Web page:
Fast forward to Monday. I text Teri to see if she is ready to go to the doctor.  She tries to tell me that she doesn't have an appointment.  She even checks her calendar where she has a doctor appointment crossed out:

Actual photo of Teri's calendar

After further investigation and discussion, Teri realizes that she has made a mistake, and that, yes, she does in fact have an appointment to see the doctor about scheduling a colonoscopy. (I think her brain had blocked it out!) She races to pick me up and we head to the doctor's office:

Teri with her eyes closed, trying to block out the inevitable

Teri fills out her paperwork. She finally gets it finished after having it returned to her twice for corrections. I think maybe she is nervous...

Third time's the charm!

While waiting to see the doctor, Teri reads the following article. Seems appropriate given the trouble she had with her calendar!

Everything goes well with her appointment. She likes the doctor. We sit down together with the nurse to schedule our colonoscopies. The next available date is Tuesday, September 7th, the day after Labor Day. I remind Teri that it is a holiday weekend, thinking she might want to schedule it for a later date so as not to spend the holiday in the bathroom enjoying the colon prep experience! But she replies, "No, it's OK. It will be a Labor Day Holiday Extravaganza!!"  It sure will!

Thank you, Teri, for having this done! It means the world to me!

More to come later...

Thursday, August 19, 2010

Spoke Too Soon

I am at the surgeon's office on Monday. Since it has been four months since my last surgery, he asks me, "So, do you have complete control of your bowels now?"

"Yes!" I proudly respond.

I am shopping with Sarah on Wednesday afternoon. I realize I spoke too soon...

End of story.

Tuesday, August 17, 2010


I had an appointment with my surgeon Monday. He talked about the fact that we are in surveillance mode now. We discussed how important it is to have regular surveillance in order to make sure I am healthy. He reminded me that if rectal cancer recurs, it most often occurs within the first two years after the initial diagnosis; and it most often returns at the site of the original tumor, or in the liver or the lungs. I didn't really want to be reminded of those things, I don't like to focus on that possibility, but I guess it is good to remember. So, we have a four-part surveillance plan in place:

1. Vigilance - I have to pay attention to my body and listen to it. If I experience any of the symptoms of colorectal cancer - bleeding, excessive gas, change in bowel habits, abdominal pain - I need to report those symptoms to my doctor right away. (All clear for now!)

2. Physical Exam - I will see my surgeon and my oncologist every three months to be examined. Exams include blood work, and all the instruments of torture that I have discussed before. (Thankfully, my abdominal exam and all my surgical sites looked good yesterday!)

3. Colonoscopy - I will have an annual colonoscopy for several years. My next one is scheduled for September 7th. (More on that later!)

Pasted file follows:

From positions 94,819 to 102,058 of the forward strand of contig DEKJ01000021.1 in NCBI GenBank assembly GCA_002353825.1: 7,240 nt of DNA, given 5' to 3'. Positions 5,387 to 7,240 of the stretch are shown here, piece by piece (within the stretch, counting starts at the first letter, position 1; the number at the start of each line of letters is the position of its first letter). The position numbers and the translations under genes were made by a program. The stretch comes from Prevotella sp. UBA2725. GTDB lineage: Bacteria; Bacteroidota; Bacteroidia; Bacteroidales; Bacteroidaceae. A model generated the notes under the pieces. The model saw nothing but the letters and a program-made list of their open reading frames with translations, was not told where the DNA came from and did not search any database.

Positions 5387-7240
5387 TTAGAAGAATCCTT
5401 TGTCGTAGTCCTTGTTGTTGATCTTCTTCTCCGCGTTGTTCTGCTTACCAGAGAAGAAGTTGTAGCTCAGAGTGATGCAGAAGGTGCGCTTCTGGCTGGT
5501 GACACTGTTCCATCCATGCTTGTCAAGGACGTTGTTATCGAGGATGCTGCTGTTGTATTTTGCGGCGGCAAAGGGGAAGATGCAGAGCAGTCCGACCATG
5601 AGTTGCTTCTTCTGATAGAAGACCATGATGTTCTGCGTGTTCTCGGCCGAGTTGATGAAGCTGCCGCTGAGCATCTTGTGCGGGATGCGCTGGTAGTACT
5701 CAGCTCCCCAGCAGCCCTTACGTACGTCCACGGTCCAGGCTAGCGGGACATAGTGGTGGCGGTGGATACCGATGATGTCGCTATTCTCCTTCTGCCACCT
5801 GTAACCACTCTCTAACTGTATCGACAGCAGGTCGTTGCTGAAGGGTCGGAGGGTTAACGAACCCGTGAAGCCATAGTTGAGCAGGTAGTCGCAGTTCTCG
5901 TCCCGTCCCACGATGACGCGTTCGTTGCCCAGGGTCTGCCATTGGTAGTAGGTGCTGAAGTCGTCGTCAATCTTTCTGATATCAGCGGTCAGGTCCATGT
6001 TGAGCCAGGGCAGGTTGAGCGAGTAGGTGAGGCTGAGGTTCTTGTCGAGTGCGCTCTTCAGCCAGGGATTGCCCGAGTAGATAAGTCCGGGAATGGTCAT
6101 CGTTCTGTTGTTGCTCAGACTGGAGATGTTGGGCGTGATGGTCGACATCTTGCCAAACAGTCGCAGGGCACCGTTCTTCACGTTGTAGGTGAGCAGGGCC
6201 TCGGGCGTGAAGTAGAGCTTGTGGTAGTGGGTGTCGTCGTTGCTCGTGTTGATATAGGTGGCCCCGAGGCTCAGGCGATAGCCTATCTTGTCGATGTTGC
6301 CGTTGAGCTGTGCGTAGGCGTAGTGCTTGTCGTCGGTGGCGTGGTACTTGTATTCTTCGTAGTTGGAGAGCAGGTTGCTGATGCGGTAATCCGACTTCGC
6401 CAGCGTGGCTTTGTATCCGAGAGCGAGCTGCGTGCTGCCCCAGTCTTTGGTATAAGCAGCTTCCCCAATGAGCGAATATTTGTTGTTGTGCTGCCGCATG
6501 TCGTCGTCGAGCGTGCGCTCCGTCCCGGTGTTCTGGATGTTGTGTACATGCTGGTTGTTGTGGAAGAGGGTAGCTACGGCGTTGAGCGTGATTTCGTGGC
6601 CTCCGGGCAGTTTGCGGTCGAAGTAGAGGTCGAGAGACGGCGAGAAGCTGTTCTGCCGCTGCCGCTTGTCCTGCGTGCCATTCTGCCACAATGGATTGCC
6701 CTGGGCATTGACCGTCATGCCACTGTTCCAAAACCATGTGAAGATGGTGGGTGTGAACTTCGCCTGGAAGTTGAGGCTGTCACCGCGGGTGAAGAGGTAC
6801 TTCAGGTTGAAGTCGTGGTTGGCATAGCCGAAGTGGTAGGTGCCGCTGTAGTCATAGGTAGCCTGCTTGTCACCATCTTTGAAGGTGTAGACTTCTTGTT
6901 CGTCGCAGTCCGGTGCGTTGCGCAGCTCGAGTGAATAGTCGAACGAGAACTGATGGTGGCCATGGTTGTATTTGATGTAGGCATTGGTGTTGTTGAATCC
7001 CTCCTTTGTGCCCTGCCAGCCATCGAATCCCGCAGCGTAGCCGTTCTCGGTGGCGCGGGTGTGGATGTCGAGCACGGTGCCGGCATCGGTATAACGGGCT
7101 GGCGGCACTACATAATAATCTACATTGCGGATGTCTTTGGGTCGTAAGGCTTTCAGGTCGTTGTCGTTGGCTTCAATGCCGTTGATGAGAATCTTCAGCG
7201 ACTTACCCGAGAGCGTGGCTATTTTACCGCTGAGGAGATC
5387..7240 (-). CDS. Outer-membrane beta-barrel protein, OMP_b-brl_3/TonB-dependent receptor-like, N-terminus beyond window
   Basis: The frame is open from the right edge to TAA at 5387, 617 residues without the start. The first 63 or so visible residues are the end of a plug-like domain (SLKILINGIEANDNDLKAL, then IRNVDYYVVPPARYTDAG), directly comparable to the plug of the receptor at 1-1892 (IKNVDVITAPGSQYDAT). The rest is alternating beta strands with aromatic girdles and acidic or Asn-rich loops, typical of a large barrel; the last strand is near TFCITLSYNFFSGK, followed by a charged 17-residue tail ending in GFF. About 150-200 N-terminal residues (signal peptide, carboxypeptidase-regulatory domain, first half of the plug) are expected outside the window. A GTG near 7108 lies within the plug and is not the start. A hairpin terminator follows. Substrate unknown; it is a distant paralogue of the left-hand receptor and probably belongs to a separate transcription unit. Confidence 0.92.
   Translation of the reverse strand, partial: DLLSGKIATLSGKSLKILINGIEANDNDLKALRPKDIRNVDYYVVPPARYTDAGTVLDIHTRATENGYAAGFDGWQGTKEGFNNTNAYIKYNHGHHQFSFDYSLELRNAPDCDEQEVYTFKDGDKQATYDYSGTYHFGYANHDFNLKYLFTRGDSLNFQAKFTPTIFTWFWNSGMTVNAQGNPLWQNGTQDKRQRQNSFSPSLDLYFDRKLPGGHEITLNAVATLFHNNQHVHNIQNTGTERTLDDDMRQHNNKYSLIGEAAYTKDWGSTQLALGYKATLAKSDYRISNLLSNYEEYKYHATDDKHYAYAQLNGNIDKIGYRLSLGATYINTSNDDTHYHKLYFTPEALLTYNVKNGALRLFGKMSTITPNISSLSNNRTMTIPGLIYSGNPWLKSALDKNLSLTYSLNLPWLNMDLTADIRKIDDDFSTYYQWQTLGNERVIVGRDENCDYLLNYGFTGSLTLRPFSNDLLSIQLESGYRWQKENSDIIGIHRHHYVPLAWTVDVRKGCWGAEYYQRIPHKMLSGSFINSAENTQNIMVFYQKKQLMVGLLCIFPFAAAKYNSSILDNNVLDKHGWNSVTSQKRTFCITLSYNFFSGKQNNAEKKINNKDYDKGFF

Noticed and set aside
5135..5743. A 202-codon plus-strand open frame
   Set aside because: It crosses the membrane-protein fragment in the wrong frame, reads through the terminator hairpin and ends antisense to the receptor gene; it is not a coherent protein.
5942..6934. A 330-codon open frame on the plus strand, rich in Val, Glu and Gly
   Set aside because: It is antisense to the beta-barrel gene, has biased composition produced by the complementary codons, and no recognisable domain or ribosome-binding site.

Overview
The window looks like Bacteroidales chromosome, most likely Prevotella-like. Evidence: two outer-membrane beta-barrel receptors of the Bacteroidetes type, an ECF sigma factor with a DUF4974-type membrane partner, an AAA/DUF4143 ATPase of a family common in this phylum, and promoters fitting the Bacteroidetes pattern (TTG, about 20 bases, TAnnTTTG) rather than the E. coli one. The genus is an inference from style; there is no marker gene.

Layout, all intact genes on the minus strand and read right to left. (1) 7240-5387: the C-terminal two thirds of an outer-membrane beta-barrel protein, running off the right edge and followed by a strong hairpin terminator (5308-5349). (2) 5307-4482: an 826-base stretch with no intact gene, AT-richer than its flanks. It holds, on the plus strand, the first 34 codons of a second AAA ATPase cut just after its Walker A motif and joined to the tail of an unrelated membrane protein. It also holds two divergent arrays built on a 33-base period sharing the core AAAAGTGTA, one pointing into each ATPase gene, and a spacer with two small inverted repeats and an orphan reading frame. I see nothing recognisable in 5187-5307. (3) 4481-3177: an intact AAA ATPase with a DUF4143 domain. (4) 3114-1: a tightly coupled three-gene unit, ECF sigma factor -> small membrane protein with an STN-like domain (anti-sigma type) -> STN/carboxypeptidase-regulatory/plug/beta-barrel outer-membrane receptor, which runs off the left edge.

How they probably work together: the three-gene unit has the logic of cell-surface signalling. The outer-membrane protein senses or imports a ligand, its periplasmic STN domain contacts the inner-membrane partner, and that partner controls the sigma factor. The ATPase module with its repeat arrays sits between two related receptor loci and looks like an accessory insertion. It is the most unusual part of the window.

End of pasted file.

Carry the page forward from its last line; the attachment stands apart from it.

4. Scans - My surgeon agrees that the best scan for me is the PET scan. Unless something changes, a scan will be ordered every six months. I will have one scheduled in September. I won't know if my insurance will approve of another PET scan until the oncologist's office tries to make that appointment in September, so please continue to pray that a PET scan will be approved.

When I saw the doctor yesterday, here is how our conversation went:

The doctor asks, "How are you feeling?"
I respond, "I feel good!"
Then he asks, "Are you feeling strong?"
"Yes, I feel strong!" I reply, thinking that's a good way to describe it.
"You look strong," the doctor says.
And I wonder... is "strong" doctor-speak for "You've gained weight"?

Friday, August 13, 2010

Hair Update

Our dog, Biscuit, is Maltese. If he were well groomed, he would have a long soft shiny white coat of hair. This beautiful top coat would cover the undercoat of shorter hair that grows close to his skin.

One of our cats, Shadow, has a thick long coat of shiny black hair. Most of the year it looks like velvet until she starts shedding in the summer. If she is not brushed daily her gorgeous coat becomes a mess with the hair matting down to her undercoat, a layer of short hair close to her skin.

I never really gave much thought to the fact that my precious pets had a topcoat of fur and an undercoat of fur. That is until I noticed the same thing happening on my head! I was so happy when my hair stopped falling out! Then I was so happy that I had new hair growing in. Now... well... I have a topcoat and an undercoat!

My topcoat is dry, dull, brittle, faded, graying, and very thin. Super attractive! My new undercoat has grown in about 4-5 inches. It is very fine, soft, and CURLY!! This new development has made it difficult to do anything with my hair. It is thicker on my head and much thinner hanging down.  The new baby hairs are very unmanageable; most days they stick out all over my head doing their own thing. Some days, I want to wear a t-shirt that says, "Yes, I know what my hair looks like!" I told my girls that I was going to title my photo album from Costa Rica "Chemo Hair", as a way of explaining all the photos!